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Re: silent installs

From: Alfred M. Szmidt
Subject: Re: silent installs
Date: Fri, 29 Jan 2010 09:42:09 -0500

   On 01/29/2010 02:05 PM, Steffen Dettmer wrote:
   > On Fri, Jan 29, 2010 at 9:21 AM, Ralf Corsepius<address@hidden>  wrote:
   >> Silent make rules are harmful:
   >> - Bogus defines [............]
   >> typically do not show up as compiler warnings or errors.
   > Could you please explain that?

   Example: Compling a package under linux

The system that you are refering to as `Linux' is really called GNU
and was started by the GNU projet in 1984, many people don't know the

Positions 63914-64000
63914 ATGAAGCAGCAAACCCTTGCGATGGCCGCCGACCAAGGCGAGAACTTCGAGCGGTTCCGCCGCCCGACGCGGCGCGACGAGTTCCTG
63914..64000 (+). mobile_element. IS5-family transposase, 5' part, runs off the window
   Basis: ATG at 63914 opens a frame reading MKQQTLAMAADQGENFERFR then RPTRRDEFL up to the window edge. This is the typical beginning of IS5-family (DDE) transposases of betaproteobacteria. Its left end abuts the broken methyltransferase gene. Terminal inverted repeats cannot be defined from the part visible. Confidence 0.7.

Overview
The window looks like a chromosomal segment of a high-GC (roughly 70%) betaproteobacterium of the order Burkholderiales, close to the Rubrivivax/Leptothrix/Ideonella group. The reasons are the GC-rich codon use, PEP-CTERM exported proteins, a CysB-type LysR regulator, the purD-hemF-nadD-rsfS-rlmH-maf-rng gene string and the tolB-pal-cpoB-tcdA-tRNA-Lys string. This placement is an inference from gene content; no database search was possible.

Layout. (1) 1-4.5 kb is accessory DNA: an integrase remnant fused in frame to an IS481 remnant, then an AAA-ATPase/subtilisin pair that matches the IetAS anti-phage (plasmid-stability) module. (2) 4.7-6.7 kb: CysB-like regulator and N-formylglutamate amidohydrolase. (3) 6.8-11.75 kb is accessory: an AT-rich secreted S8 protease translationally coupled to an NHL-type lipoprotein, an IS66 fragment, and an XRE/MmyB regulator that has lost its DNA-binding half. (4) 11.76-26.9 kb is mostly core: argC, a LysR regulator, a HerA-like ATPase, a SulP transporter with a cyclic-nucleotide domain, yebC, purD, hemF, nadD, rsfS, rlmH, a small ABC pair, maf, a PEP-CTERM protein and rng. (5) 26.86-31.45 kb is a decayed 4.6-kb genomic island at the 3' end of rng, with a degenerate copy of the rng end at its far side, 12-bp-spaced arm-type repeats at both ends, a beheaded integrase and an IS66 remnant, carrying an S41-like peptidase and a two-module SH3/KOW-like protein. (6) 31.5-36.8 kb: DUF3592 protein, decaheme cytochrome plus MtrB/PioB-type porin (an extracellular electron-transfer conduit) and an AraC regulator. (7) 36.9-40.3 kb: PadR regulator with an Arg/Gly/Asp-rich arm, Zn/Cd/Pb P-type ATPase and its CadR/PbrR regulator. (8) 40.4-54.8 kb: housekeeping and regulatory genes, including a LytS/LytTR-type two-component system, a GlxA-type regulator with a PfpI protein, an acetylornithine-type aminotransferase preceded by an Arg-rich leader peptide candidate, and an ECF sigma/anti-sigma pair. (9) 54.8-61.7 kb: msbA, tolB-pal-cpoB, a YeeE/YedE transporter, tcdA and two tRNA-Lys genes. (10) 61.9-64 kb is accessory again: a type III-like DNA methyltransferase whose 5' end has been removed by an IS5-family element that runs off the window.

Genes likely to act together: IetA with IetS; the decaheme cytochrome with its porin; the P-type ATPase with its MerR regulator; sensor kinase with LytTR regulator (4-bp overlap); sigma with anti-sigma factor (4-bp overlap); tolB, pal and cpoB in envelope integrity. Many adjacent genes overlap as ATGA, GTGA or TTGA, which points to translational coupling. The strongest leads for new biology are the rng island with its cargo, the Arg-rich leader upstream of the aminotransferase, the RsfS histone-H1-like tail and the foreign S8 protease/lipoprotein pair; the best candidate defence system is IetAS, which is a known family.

GNU project and what it does.  You can help us spread that knowledge
by talking about GNU when you talk about GNU-powered software
distributions (a la GNU/Linux instead of just Linux).  See for more details.

   configure --prefix=/usr ....
   gcc -DCONFDIR="/foo/bar" -DIRIX ...

   Using silent make rules you will not notice the bogus -DCONFDIR at 
   compilation time. 

If these macros where put into a header file, which is the usual case,
they would not been seen either.  The whole argument that silent
output from make is `harmful' is really not true; very few people
actually read it and to help a user you will always want to ask for
config.log which give you all the required information; including any
compiler flags

   >> Silent building is only appropriate when a user knows what he is
   >> doing and when explicitly asking of it.
   > typing "make -s" is explicitly asking, isn't it?

   With gnu make, yes. But is it portable to other makes?

Using the same system as for AM_SILENT_RULES (make V=0/1) then it
would be portable across make's.

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